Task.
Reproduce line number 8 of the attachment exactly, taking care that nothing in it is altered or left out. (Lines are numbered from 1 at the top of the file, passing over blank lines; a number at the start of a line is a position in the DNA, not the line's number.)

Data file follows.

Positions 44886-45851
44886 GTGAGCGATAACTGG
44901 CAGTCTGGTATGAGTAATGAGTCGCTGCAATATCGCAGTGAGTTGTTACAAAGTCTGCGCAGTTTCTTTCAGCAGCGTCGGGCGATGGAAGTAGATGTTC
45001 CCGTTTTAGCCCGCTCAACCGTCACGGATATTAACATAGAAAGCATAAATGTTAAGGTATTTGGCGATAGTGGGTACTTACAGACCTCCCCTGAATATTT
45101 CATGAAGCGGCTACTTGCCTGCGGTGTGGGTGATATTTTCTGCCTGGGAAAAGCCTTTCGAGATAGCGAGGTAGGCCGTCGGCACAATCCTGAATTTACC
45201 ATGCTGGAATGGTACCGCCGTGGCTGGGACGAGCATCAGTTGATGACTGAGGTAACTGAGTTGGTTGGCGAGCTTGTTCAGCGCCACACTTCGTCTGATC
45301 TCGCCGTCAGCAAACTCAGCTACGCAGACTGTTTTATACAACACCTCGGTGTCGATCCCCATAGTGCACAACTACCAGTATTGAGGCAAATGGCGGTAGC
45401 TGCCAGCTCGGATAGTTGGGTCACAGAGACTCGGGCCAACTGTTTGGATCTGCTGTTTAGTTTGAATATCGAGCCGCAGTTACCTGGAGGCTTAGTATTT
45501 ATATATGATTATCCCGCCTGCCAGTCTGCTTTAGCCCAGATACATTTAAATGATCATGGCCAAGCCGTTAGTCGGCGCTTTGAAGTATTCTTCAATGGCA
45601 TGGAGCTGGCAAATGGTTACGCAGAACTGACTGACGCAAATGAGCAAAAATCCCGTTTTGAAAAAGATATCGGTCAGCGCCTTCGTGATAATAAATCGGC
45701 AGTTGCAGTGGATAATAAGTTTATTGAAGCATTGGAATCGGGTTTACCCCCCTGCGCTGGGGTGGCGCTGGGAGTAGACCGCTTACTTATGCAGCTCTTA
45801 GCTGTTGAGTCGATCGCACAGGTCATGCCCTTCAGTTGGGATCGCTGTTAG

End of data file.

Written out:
45401 TGCCAGCTCGGATAGTTGGGTCACAGAGACTCGGGCCAACTGTTTGGATCTGCTGTTTAGTTTGAATATCGAGCCGCAGTTACCTGGAGGCTTAGTATTT